All of these comments were made Friday morning and afternoon. In the evening, Matt Kenseth did his part to turn things around for JGR by winning the pole for Sunday’s race.

It’s the first pole for JGR since the Kenseth claimed it last fall at Kansas Speedway.

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Matt Kenseth wins first pole of year for Toyota Owners 400

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For one afternoon at least, Matt Kenseth changed the conversation about Joe Gibbs Racing’s early season problems by winning the pole for the Toyota Owners 400.

Kenseth won his first pole of 2017 with a speed of 121.076 mph around Richmond International Raceway. It’s also the first pole for Toyota this season.

It’s Kenseth’s 19th Cup pole and his second at the .75-mile track (spring 2013). Kenseth’s previous best start this season was fourth at Las Vegas Motor Speedway.

“Those guys did really a job adjusting between rounds,” Kenseth told Fox Sports 1. “We had enough speed in out Circle K Camry that we only had to do one lap in each of the first two rounds to get into the third round. … This year has not been a good year for us, obviously so far. … We haven’t been getting any stage points, we’re buried in the points back there. We finally got a decent finish last week (at Bristol).

“Hopefully this week we can start up front, stay up front and collect some stage points.”

Kenseth will try to extend JGR’s win streak at Richmond to four races.

Ryan Blaney qualified second with a speed of 120.854 mph.

“The last lap of the last section we moved up (the track),” Blaney told FS1. “I wish I had done it both laps of the last session. so I knew how hard to go. I was in there little bit shallow the second lap and I knew I regretted it right away … I guess a bunch other cars did that and they picked up. I don’t know where (Kenseth) ran. It was a solid effort.”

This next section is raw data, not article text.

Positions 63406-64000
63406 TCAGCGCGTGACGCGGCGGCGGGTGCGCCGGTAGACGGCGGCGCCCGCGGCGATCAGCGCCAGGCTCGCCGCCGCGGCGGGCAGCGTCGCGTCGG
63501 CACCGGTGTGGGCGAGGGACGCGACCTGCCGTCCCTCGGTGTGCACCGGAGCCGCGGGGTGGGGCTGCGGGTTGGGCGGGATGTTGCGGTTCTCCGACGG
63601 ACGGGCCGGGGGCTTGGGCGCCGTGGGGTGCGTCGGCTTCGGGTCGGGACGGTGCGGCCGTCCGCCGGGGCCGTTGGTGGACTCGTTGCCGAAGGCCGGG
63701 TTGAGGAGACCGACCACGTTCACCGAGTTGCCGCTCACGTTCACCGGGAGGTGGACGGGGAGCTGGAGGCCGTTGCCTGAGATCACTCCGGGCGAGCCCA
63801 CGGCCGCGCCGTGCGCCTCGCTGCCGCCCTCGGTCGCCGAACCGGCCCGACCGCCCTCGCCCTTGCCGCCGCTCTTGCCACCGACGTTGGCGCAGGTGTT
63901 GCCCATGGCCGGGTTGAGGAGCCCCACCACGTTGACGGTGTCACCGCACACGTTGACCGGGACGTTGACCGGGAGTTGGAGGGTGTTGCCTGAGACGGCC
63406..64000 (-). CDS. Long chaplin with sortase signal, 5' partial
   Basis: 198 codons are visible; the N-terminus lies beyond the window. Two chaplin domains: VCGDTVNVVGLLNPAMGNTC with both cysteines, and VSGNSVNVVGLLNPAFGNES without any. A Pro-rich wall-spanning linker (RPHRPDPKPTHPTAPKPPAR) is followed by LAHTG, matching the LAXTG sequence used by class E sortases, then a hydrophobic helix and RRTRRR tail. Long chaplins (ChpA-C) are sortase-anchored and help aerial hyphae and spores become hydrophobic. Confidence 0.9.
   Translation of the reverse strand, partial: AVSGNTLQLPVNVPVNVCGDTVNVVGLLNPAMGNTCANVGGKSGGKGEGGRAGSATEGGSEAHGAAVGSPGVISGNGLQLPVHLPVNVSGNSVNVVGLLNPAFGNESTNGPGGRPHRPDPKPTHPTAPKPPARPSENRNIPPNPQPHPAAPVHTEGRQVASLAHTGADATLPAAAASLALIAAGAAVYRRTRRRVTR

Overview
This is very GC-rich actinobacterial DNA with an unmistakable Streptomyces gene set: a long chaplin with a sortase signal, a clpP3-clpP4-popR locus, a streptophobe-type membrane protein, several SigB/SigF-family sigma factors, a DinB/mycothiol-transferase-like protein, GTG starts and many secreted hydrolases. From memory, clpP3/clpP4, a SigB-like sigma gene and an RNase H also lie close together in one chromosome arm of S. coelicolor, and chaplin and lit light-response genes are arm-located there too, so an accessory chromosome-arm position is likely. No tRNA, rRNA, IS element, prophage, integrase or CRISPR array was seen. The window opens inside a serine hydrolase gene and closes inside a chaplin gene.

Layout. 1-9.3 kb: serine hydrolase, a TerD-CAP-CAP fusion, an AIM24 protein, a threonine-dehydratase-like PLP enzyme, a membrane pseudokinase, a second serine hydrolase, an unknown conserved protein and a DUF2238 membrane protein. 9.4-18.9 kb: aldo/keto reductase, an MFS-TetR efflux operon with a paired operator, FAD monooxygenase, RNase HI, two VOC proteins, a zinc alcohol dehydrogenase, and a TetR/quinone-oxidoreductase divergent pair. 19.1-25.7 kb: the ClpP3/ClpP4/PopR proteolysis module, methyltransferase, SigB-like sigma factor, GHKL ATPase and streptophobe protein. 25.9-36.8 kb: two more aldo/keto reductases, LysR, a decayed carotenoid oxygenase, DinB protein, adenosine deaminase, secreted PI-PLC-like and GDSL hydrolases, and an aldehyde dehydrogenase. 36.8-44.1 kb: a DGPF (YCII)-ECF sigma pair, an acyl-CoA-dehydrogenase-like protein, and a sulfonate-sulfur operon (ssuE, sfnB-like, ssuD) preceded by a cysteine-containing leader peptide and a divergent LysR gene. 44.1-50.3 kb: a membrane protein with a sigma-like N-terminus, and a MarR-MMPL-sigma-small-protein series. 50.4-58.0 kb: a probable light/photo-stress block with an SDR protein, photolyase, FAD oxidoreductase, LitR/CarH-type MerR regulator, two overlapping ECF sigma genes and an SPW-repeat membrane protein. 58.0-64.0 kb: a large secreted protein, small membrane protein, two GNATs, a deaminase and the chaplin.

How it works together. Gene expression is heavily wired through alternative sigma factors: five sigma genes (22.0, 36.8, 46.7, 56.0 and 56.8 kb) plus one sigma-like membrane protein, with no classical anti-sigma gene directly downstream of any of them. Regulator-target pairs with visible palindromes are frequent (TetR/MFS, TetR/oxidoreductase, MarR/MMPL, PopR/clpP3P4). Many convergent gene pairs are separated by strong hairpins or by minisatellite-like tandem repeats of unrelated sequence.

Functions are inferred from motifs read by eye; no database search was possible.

It will be Blaney’s third start from second this season, which is a fact that annoys the sophomore driver in the No. 21 Ford.

“I really want to race the Clash at Daytona, that’s like my biggest thing right now,” Blaney said. “It’s upsetting me that we can’t get a pole.”

Filling out the top five for Sunday’s race is Martin Truex Jr., Ricky Stenhouse Jr. and Joey Logano.

In his first race since announce his retirement following this season, Dale Earnhardt Jr. will start 12th.

Other notable starting spots: Chase Elliott (14th) Brad Keselowski (15th), Denny Hamlin (16th) Jimmie Johnson (17th) and Kyle Larson (18th).

Austin Dillon will start last as a penalty for failing pre-race laser inspection five times last week at Bristol Motor Speedway.

Click here for full qualifying results.